Google Notifies ZeuS Botmasters That Microsoft Is Coming for Them

Google has started sending notifications to the individuals that Microsoft appointed as being behind the ZeuS botnet they've disrupted. Some applaud this decision, while others say that the company’s “one-size-fits-all” privacy policy isn’t the best way to handle things.

Microsoft’s recent takedown of the ZeuS botnet has caused a lot of controversy, mostly because of the way the company addressed the issue.

In April, security journalist Brian Krebs reported that a large part of the security industry blamed Microsoft for using sensitive information for its own agenda without explicit permission from the source, possibly even interfering with the investigations of international law enforcement organizations.

The other problem was that the Redmond company made a deal with a federal judge that would allow it to seize domain names and servers in return for trying to reveal the identities of the suspected cybercriminals.

Now, Krebs reveals that at least 15 of the individuals had email accounts on Hotmail or MSN, which were not a problem to track down, but among the other ones, 39 John Does owned Google accounts.

When Microsoft requested Google to hand over the account information, Google’s privacy policy kicked in and, as a result, all the individuals received notices.

“Google has received a subpoena for information related to your Google account in a case entitled Microsoft Corp., FS-ISAC, Inc. and NACHA v. John Does 1-39 et al., US District Court, Northern District of California, 1:12-cv-01335 (SJ-RLM) (Internal Ref. No. 224623),” reads part of the notice sent by Google.

“To comply with the law, unless you provide us with a copy of a motion to quash the subpoena (or other formal objection filed in court) via email at by 5pm Pacific Time on May 22, 2012, Google may provide responsive documents on this date.”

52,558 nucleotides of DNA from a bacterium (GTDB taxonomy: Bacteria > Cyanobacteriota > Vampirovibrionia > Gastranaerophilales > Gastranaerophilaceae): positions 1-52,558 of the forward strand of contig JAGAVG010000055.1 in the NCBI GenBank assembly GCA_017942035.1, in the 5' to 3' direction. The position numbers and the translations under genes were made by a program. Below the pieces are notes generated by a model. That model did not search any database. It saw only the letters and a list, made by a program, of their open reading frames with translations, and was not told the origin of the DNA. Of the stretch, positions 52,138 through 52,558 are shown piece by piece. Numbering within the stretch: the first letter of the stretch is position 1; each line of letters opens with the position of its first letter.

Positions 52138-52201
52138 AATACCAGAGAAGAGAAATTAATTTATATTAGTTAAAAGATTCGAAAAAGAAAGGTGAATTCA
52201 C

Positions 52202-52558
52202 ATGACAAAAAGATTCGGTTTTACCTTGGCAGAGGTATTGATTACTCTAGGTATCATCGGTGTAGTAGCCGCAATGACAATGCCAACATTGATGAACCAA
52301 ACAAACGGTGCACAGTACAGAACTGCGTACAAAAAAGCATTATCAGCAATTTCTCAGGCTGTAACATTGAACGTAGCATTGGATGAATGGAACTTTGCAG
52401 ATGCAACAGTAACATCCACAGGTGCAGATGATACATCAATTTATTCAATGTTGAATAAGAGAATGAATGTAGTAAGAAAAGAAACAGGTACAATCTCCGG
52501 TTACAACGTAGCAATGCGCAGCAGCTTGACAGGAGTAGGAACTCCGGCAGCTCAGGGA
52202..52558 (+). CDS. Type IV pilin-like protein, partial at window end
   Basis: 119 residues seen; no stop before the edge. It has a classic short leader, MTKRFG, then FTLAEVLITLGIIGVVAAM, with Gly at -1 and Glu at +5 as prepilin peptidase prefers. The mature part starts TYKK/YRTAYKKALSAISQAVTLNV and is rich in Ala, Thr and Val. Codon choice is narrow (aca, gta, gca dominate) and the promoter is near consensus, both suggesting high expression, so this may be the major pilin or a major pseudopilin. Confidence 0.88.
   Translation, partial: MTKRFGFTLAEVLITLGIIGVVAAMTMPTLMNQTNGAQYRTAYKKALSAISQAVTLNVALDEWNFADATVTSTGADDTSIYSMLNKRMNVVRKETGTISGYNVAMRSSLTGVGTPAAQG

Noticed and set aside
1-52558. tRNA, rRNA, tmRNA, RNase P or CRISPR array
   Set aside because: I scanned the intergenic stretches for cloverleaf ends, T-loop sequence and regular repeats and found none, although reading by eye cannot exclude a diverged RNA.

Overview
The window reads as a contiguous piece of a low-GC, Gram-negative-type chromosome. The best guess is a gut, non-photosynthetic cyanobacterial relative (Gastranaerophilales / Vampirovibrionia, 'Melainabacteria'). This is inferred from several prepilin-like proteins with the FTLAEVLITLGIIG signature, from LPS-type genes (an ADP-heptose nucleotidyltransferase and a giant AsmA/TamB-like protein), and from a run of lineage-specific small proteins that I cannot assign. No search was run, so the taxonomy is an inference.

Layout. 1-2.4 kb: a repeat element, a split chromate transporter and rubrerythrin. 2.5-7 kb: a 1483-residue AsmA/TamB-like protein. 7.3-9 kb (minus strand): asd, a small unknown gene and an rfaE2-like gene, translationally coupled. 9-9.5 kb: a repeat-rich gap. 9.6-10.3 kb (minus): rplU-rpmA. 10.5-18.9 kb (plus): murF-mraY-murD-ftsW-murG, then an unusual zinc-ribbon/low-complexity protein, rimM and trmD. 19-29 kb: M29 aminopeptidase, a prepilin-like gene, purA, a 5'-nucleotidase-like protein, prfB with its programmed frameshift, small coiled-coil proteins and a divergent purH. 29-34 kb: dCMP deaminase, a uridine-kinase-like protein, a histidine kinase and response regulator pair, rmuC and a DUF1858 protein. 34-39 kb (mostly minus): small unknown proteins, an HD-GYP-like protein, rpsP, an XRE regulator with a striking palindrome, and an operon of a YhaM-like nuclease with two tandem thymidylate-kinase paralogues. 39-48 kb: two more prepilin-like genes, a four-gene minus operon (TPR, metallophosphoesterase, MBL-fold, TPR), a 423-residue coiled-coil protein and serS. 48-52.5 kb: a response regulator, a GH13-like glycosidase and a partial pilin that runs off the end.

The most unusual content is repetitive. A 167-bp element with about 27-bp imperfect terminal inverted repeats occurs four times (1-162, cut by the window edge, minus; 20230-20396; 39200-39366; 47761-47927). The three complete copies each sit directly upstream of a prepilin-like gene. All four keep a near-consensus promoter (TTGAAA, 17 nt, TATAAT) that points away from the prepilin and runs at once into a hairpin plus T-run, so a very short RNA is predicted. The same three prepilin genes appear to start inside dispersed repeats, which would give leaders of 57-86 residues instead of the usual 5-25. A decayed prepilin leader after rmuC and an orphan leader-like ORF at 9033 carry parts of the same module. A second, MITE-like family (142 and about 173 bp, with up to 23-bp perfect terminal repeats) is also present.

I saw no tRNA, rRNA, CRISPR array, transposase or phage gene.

While many may applaud Google’s decision to stick to its privacy policy, there are some who believe that the company should have taken the time to check if the customers in question deserved the heads-up.

Jon Praed, founding partner of Internet Law Group, has stated that Microsoft should have done a better job in respecting the community, but on the other hand he welcomes the efforts the firm has placed into this operation.

“Privacy needs lots of attention as an issue, and it is clearly true that the average, law-abiding citizen is generally woefully protected wrt privacy,” Praed wrote in a comment to Krebs’ article.

“However, it is also true that the average bad guy is vastly over-protected by simplistic applications of privacy policies that were written, not to protect the bad guy, but to protect the rest of us. Privacy policies need exceptions, and the general public needs to understand enforcing those exceptions are sometimes as important as enforcing the general rule.”

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